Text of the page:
The aim was to determine whether an artificial intelligence (AI)-based, computer-aided detection (CAD) software can be used to reduce false positive per image (FPPI) on mammograms as compared to an FDA-approved conventional CAD. A retrospective study was performed on a set of 250 full-field digital mammograms between January 1, 2013, and March 31, 2013, and the number of marked regions of interest of two different systems was compared for sensitivity and specificity in cancer detection. The count of false-positive marks per image (FPPI) of the two systems was also evaluated as well as the number of cases that were completely mark-free. All results showed statistically significant reductions in false marks with the use of AI-CAD vs CAD (confidence interval = 95%) with no reduction in sensitivity. There is an overall 69% reduction in FPPI using the AI-based CAD as compared to CAD, consisting of 83% reduction in FPPI for calcifications and 56% reduction for masses. Almost half (48%) of cases showed no AI-CAD markings while only 17% show no conventional CAD marks. There was a significant reduction in FPPI with AI-CAD as compared to CAD for both masses and calcifications at all tissue densities. A 69% decrease in FPPI could result in a 17% decrease in radiologist reading time per case based on prior literature of CAD reading times. Additionally, decreasing false-positive recalls in screening mammography has many direct social and economic benefits.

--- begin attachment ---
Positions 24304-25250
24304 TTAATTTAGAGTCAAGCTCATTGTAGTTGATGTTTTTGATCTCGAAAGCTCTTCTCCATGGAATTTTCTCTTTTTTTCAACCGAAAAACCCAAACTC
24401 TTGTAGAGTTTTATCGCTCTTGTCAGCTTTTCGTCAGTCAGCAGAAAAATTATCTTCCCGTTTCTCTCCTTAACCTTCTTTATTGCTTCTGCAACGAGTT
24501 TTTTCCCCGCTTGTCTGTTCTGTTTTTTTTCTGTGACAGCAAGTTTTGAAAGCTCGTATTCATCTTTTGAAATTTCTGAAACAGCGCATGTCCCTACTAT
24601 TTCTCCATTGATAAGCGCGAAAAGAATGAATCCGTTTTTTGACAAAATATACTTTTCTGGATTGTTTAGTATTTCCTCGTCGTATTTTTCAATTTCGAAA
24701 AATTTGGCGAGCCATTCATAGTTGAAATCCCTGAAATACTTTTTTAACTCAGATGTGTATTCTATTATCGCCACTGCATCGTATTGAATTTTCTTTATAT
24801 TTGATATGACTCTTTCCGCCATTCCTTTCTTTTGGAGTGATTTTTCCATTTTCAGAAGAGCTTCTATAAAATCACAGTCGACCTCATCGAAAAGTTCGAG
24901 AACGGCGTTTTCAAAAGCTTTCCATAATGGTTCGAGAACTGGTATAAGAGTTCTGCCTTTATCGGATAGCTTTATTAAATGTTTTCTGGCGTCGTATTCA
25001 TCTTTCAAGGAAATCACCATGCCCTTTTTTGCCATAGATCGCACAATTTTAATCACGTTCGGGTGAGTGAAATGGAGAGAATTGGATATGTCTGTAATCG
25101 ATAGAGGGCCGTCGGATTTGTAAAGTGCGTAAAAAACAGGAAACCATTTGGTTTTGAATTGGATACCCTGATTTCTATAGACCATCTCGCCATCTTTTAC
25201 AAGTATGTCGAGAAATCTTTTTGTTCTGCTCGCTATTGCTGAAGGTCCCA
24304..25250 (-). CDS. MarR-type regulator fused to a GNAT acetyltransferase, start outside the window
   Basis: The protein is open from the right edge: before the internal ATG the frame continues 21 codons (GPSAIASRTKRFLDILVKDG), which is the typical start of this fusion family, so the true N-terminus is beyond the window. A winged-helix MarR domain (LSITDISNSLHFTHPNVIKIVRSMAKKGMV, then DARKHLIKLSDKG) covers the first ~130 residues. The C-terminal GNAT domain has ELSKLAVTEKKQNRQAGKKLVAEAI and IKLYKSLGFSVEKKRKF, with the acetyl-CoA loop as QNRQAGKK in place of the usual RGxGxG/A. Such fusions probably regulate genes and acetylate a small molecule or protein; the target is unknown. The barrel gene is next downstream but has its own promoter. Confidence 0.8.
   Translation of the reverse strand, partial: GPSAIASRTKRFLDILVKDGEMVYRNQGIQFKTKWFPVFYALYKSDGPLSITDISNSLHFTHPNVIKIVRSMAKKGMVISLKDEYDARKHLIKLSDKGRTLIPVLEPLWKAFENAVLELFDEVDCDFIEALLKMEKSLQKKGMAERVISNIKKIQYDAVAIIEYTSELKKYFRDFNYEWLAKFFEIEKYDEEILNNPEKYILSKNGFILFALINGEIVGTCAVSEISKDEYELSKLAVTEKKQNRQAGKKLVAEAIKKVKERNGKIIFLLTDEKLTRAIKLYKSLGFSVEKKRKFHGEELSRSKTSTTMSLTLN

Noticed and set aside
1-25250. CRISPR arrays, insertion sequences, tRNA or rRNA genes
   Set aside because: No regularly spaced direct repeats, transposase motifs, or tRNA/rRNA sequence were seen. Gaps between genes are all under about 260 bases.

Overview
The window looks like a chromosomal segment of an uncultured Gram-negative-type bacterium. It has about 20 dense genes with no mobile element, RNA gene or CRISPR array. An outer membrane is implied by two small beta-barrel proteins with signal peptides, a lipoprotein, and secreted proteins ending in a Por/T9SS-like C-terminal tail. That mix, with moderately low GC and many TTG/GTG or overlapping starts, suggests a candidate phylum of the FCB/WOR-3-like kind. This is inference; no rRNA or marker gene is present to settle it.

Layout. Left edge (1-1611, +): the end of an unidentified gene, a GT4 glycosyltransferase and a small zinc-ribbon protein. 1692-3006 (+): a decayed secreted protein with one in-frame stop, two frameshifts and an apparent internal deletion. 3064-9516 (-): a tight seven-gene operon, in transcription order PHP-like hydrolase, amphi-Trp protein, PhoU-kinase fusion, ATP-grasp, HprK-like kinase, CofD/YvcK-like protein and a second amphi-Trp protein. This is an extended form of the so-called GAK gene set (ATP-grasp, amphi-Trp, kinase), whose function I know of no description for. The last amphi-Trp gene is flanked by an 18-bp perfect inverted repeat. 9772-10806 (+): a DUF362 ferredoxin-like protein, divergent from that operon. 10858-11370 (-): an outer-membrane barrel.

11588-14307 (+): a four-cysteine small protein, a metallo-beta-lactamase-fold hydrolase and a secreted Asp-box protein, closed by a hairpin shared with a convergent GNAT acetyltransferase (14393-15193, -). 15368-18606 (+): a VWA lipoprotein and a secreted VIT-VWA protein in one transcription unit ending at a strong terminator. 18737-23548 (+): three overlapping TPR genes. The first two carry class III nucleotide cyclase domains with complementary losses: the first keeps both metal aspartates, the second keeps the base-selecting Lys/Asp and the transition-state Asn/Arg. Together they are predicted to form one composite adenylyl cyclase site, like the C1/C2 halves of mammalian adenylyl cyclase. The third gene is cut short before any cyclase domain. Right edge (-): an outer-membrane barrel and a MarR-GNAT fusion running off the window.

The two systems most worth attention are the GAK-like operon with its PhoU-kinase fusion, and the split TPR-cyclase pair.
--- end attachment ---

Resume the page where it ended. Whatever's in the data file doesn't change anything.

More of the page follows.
Any method to improve the performance of mammography interpretation could tremendously affect patient care, radiologist workflow, and system costs. Multiple studies in the early and mid-2000s showed variable ability of computer-aided detection (CAD) to improve diagnostic performance [1,2,3,4,5,6,7,8,9,10]. However, more recent studies show that CAD may not improve the diagnostic ability of mammography in any performance metric including sensitivity, specificity, positive predictive value, recall rate, or benign biopsy rate [11, 12]. Several recent studies have even shown an increase in callback rates and an increase in false-positive recalls from screening after implementation of CAD .
The largest disadvantage of using currently available CAD systems is the high rate of false-positive marks. One metric to assess the usefulness of CAD is the count of these marks on each image—false positives per image (FPPI). False-positive marks may distract the interpreting radiologist with too much “noise” and could lead to unnecessary workups and biopsies . Therefore, high FPPI is a common complaint of radiologists when reviewing CAD marks.